US Military Rescuers End Operations After Nepal Earthquake

  • An urban search-and-rescue team made up of members of the Los Angeles County Fire Department, board a C-17 Globemaster III at March Air Reserve Base, Calif., on April 27, 2015. (Roy A. Santana/U.S. Air Force)
    An urban search-and-rescue team made up of members of the Los Angeles County Fire Department, board a C-17 Globemaster III at March Air Reserve Base, Calif., on April 27, 2015. (Roy A. Santana/U.S. Air Force)
  • File Photo: A Cpl. guides a UH-1Y Huey for takeoff at the Tribhuvan International Airport in Kathmandu, Nepal, May 5 (Marine Photo)
    File Photo: A Cpl. guides a UH-1Y Huey for takeoff at the Tribhuvan International Airport in Kathmandu, Nepal, May 5 (Marine Photo)
  • A dead body of a woman is seen after rescue workers recovered it from debris following Saturday's earthquake in Bhaktapur near Kathmandu, Nepal, Sunday, April 26, 2015. Niranjan Shrestha/AP
    A dead body of a woman is seen after rescue workers recovered it from debris following Saturday's earthquake in Bhaktapur near Kathmandu, Nepal, Sunday, April 26, 2015. Niranjan Shrestha/AP

KATHMANDU, Nepal — The 300 U.S. Marine, Army, Air Force and Navy personnel involved in rescue operations in Nepal since a major earthquake struck last month concluded their work Wednesday, officials said.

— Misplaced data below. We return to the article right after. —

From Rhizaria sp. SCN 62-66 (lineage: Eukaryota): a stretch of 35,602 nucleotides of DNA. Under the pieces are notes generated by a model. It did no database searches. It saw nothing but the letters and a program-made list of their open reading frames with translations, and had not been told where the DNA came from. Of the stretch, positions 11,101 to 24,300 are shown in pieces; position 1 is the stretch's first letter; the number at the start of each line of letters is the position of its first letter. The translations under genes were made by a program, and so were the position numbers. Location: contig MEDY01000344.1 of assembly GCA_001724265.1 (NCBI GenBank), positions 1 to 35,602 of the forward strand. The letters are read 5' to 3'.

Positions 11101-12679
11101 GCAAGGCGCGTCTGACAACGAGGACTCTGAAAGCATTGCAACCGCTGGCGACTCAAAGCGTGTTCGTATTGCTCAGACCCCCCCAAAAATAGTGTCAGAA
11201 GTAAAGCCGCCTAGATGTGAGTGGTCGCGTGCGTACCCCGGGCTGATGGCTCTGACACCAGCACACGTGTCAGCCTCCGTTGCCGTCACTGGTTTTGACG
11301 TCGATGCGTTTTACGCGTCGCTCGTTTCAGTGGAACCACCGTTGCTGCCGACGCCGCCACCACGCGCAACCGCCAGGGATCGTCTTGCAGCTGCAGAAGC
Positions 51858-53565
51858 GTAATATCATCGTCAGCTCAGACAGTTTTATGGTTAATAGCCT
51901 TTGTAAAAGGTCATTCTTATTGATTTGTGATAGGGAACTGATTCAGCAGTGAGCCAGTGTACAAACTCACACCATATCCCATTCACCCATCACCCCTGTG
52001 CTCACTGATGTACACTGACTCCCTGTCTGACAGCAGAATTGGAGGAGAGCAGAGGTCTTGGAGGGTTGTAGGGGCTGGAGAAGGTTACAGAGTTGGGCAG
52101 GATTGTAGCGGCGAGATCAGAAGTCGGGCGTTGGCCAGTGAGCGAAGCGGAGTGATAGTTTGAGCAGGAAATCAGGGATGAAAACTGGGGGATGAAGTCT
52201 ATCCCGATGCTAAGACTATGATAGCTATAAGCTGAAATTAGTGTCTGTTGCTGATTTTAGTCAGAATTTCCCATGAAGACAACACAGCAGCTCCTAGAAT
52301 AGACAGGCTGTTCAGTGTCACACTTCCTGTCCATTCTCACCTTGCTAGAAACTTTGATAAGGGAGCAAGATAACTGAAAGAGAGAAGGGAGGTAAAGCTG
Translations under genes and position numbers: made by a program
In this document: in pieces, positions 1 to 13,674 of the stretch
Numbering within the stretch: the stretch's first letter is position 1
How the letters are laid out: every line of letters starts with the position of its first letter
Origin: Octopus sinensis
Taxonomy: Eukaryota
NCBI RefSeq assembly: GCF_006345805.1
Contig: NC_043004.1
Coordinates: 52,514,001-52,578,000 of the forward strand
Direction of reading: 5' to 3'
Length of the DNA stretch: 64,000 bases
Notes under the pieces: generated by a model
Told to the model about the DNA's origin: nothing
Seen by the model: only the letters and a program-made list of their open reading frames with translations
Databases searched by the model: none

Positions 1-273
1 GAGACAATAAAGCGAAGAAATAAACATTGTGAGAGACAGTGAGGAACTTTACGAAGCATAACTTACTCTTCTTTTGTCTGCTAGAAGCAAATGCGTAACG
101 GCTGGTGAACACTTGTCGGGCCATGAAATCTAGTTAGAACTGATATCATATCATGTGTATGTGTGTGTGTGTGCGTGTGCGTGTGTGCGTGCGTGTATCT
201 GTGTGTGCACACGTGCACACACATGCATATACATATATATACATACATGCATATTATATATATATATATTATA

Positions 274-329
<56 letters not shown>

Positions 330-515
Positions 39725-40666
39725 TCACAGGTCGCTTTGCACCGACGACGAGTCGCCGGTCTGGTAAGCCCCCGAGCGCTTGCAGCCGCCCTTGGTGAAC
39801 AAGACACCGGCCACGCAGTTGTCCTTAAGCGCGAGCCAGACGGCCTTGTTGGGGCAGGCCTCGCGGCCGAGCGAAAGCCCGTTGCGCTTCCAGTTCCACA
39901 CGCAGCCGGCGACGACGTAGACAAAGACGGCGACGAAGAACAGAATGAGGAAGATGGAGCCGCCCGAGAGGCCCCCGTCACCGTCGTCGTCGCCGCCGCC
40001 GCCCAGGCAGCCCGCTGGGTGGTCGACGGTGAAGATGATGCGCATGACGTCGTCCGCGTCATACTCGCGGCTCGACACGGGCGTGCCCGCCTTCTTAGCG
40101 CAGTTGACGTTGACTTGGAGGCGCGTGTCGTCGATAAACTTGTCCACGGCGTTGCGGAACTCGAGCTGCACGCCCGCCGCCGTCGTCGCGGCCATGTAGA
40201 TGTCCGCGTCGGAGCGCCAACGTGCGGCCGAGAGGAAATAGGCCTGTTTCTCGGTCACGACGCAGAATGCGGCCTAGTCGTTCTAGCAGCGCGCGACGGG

Commander of the U.S. joint task force in Nepal Lt. Gen. John Wissler said the operations ended and they will begin leaving Nepal, where they brought in helicopters and other aircraft to assist in rescue and relief.

"Today marks the conclusion of the joint task force participation in the ongoing relief mission as our unique military capabilities are no longer needed. We begin the return to our homes ready to return to Nepal should our two nations deem our support necessary once more," Wissler said.

Powerful earthquakes on April 25 and May 12 killed at least 8,622 people and damaged 756,000 houses and other buildings.

The U.S. military personnel have been flying relief goods to mountain villages and bringing back injured villagers. They also have assisted in search and rescue missions in urban areas where buildings collapsed.

A U.S. Marines UH-1 "Huey" helicopter crashed last week while on a rescue mission in the mountains, killing six Marines and two Nepalese soldiers.

The U.S. has provided $47 million in humanitarian assistance for earthquake relief efforts.

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